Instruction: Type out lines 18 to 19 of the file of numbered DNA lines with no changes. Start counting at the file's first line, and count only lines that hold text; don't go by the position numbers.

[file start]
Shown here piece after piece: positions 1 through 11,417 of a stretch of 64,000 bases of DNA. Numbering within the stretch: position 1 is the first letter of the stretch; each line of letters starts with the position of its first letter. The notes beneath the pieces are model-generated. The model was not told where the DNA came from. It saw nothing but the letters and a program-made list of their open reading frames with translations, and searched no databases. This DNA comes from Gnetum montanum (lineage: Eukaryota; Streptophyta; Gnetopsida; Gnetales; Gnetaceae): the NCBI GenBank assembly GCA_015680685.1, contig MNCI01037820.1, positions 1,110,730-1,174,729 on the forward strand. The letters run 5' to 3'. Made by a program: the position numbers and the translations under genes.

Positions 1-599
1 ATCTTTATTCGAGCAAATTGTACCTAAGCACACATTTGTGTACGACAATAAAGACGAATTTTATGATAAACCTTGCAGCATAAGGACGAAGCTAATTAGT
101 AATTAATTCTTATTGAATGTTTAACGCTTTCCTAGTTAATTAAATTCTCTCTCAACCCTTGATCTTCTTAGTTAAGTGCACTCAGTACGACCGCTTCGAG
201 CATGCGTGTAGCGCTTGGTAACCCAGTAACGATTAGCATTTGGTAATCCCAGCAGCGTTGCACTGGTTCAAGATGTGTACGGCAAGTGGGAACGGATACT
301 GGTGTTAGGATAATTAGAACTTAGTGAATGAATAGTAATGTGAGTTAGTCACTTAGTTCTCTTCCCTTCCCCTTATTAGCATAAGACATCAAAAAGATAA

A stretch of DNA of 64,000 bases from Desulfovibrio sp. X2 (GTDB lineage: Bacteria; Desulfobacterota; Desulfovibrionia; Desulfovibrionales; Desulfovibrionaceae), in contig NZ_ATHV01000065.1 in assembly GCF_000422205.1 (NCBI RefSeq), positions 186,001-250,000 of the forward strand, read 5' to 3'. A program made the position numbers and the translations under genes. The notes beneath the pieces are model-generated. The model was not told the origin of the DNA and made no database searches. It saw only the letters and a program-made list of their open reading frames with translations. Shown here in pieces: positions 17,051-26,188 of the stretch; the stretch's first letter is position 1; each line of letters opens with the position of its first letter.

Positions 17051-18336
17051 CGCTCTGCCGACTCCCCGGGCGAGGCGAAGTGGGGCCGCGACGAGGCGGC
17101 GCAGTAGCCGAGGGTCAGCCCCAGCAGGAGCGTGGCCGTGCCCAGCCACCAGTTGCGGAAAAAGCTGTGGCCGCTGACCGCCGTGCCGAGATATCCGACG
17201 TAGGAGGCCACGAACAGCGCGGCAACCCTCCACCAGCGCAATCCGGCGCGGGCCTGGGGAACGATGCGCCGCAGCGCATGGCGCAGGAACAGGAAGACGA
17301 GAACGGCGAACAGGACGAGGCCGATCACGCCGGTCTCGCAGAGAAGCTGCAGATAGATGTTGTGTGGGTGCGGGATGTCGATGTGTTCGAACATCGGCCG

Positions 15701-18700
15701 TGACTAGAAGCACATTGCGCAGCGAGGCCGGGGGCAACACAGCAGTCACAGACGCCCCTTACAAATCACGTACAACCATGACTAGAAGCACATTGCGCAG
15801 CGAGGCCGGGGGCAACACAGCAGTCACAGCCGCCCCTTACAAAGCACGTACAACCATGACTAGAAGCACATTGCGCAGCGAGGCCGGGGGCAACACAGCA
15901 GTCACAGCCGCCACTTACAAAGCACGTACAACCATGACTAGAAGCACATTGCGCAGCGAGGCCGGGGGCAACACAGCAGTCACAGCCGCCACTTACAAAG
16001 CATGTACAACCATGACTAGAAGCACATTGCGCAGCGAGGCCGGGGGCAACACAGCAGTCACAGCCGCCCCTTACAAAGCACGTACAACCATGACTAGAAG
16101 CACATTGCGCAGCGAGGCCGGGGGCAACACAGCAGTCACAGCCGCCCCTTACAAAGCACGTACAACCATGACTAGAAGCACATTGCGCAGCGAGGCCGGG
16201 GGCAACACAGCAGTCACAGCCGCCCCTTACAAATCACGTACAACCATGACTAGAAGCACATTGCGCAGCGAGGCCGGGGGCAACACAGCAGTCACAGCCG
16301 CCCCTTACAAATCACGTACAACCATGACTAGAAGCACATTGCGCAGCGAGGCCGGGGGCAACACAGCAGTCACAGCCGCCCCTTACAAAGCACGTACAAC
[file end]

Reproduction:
16101 CACATTGCGCAGCGAGGCCGGGGGCAACACAGCAGTCACAGCCGCCCCTTACAAAGCACGTACAACCATGACTAGAAGCACATTGCGCAGCGAGGCCGGG
16201 GGCAACACAGCAGTCACAGCCGCCCCTTACAAATCACGTACAACCATGACTAGAAGCACATTGCGCAGCGAGGCCGGGGGCAACACAGCAGTCACAGCCG